She had a rough childhood but then turned her energy from delinquency to sports in her late teens. She didn't start speed skating until 27, and the kids were surprised to find out she's 41 - practically ancient! Her dad was an alcoholic and had bi-polar, and her sister also has bi-polar, so she had a tough time telling her mom when she found herself in a pit of depression. Her mantra is "stop the stigma," and she did a great job by sharing her story so frankly. She was such a warm, open, and authentic speaker (with a great Canadian accent!) that she'd be an inspiration even without the medals.
She spoke of the importance of access to sports and art for kids to use as an outlet for expression and emotional energy. They're not extras in society but essentials.
The emcee made it very clear in the presentation that Bell is paying all the costs of her tour and that every penny donated goes straight to mental health initiatives - an important note for the more cynical among us! Mental health phone lines and care and support is costly, and there's not enough money coming from the government to give access to all Canadians. Bell has already donated $62 million to mental health institutions since 2010. The more people that use the #BellLetsTalk hashtag, the more they'll donate in lieu of spending money on advertising.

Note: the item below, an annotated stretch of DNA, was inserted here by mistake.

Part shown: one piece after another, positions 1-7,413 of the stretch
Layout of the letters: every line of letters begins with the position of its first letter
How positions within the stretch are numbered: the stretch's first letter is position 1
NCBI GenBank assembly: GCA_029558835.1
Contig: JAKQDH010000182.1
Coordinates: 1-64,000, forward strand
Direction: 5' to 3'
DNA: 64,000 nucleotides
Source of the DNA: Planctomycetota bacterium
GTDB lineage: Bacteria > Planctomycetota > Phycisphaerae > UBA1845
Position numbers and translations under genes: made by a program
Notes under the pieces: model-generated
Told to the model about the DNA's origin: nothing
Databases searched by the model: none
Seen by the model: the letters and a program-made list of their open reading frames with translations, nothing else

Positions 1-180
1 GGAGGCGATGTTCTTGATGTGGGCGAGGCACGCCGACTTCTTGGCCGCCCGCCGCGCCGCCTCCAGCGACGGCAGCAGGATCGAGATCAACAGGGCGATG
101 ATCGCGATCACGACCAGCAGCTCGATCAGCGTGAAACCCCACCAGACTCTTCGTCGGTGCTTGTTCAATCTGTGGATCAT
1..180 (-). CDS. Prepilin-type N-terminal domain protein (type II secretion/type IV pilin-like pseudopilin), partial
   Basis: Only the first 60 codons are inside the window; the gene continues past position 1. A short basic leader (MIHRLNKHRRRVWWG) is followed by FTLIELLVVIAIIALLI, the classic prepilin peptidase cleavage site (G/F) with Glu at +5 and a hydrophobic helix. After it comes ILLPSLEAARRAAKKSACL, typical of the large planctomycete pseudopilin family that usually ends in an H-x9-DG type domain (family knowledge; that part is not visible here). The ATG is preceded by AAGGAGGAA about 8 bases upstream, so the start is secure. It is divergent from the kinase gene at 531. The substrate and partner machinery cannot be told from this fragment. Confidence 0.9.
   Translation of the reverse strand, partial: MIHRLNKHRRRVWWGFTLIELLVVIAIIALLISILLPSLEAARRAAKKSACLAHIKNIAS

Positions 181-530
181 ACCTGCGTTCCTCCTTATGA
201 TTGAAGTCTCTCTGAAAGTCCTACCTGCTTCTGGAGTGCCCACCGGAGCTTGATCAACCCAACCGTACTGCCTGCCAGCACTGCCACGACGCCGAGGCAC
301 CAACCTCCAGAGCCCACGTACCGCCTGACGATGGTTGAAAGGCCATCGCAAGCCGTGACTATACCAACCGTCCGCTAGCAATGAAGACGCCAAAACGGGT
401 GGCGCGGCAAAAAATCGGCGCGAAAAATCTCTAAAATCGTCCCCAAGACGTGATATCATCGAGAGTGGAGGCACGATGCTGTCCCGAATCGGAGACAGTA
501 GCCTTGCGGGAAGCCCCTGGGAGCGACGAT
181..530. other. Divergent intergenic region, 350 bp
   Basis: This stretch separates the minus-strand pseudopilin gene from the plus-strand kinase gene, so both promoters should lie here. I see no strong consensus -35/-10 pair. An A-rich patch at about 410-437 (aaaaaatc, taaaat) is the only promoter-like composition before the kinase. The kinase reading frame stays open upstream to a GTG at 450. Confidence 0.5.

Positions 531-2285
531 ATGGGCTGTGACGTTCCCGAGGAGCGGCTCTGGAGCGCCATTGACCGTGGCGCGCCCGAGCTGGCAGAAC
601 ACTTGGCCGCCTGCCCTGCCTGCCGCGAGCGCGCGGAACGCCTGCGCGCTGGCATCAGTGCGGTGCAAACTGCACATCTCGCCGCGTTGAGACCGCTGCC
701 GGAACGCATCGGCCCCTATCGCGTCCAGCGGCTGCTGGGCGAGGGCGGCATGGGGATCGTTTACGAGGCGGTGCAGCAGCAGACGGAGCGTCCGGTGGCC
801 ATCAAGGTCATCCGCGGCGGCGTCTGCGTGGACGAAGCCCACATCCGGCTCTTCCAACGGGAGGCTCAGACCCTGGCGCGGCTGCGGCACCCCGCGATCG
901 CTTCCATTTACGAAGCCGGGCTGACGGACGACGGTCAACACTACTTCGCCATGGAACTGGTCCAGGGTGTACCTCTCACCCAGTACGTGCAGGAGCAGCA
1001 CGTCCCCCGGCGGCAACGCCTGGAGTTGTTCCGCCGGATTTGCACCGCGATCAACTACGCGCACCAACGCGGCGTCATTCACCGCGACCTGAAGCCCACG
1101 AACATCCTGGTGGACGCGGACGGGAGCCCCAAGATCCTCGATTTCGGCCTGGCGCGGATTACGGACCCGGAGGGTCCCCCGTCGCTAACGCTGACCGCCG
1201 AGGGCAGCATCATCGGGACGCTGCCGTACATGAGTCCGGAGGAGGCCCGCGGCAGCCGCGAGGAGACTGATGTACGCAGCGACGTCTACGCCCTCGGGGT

ETA: I also liked that Clara encouraged people to petition the government for real change. Her 12,000 km ride ends on July 1st in Ottawa at Parliament Hill. Getting donations from corporations is only a part of the solution.
I was a lucky recipient of a hug from Clara as she thanked a group of us who collaborated on a mural to honour her journey. I was just one of many painters, but the real kudos go to the teacher who made it all happen and did the final details, Caz Bentley, and the designer, a student, Jacqueline Snyder, who spoke in a CTV video filmed at a talk Clara did the night before coming to KCI.
And Clara got a kiss from KCI's goats before leaving:
|h/t Matt Morris|